A New Approach to Treating Acute Lymphoblastic Leukemia

A team of researchers from the University of Zurich and the University Children’s Hospital Zurich has been scrutinizing the molecular causes of acute lymphoblastic leukemia (ALL). Their findings appeared in the journal Cancer Cell.

To conduct this research, they analyzed a protein typically found in ALL called TCF3-HLF and observed that the abnormal protein TCF3-HLF also activates a whole range of genes, and triggers the formation of malignant white blood cells. “Our research shows that the abnormal protein binds to almost 500 regulatory elements in the genetic material of the human leukemia cells, activating hundreds of genes by mistake,” explains Yun Huang, lead author of the study in a press release.

The researchers also discovered that the abnormal protein acts in combination with more than 100 other proteins around it, which facilitates the genes’ activation. “We investigated the function of the individual proteins in this genetic machinery and used this to identify key elements that could be targeted through therapy,” explains Huang.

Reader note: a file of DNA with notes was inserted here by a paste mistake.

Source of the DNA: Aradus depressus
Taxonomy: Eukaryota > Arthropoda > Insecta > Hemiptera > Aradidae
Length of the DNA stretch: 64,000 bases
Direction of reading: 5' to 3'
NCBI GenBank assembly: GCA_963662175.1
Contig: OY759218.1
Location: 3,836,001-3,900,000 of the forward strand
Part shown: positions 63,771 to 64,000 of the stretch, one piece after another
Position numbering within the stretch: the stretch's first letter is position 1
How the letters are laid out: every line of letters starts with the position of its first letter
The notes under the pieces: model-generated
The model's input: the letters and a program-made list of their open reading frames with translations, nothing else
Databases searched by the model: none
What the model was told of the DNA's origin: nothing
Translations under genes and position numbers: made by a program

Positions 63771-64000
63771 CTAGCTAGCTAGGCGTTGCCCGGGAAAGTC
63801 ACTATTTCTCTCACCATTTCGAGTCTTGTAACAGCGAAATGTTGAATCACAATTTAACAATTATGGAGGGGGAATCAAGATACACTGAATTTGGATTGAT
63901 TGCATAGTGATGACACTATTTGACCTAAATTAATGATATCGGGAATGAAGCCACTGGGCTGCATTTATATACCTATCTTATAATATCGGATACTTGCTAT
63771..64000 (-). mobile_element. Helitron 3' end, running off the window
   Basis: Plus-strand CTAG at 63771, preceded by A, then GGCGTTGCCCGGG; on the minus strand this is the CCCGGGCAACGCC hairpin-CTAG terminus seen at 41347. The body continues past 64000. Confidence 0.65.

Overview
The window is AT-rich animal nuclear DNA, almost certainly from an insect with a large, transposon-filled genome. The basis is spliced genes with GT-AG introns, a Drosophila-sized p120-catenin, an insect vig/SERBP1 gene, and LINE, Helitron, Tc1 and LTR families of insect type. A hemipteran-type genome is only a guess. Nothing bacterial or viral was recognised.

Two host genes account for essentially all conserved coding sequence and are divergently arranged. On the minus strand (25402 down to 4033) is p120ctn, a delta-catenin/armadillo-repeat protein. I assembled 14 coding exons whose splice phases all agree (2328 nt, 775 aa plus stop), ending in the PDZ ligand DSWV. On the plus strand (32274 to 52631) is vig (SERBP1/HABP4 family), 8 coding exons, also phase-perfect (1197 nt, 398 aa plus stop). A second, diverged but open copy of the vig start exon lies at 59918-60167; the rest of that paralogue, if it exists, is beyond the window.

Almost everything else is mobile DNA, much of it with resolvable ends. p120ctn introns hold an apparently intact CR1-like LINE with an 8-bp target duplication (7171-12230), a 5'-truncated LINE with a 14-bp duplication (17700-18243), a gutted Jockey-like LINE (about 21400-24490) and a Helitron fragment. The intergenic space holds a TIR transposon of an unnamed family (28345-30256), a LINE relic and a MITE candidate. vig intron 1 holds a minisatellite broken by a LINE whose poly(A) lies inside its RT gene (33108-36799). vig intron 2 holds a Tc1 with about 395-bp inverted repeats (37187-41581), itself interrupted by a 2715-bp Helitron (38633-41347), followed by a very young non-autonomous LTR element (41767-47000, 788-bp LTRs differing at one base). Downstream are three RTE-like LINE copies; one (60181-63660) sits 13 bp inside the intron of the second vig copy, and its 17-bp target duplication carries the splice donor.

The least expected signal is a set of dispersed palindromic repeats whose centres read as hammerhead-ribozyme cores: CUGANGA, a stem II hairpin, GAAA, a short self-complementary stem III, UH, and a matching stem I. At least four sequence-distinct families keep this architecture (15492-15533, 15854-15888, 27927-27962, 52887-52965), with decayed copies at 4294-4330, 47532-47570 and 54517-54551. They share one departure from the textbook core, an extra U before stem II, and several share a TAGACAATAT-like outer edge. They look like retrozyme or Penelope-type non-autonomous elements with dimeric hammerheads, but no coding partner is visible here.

One of the most essential proteins the researchers identified was EP300, a cofactor that boosts gene activation. The finding of a mouse-model experiment showed that EP300 could be a very promising target for therapy. In this investigation, the researchers used a substance called A-485, which is known to bind to EP300 and inhibit its activity. When A-485 was administered to mice carrying human leukemia cells, the malignant cells died off.

“It is therefore possible, in principle, to stop the fundamental driving force behind this leukemia directly and thus develop a targeted type of therapy,” says research group leader Jean-Pierre Bourquin. “The important thing now is to build a fuller picture of what goes wrong so that we can investigate the best possible way to combine specific modes of attack like this.” Given that other forms of leukemia are caused by similar mechanisms, it may also be possible to identify a common denominator for developing new drugs to combat cancer.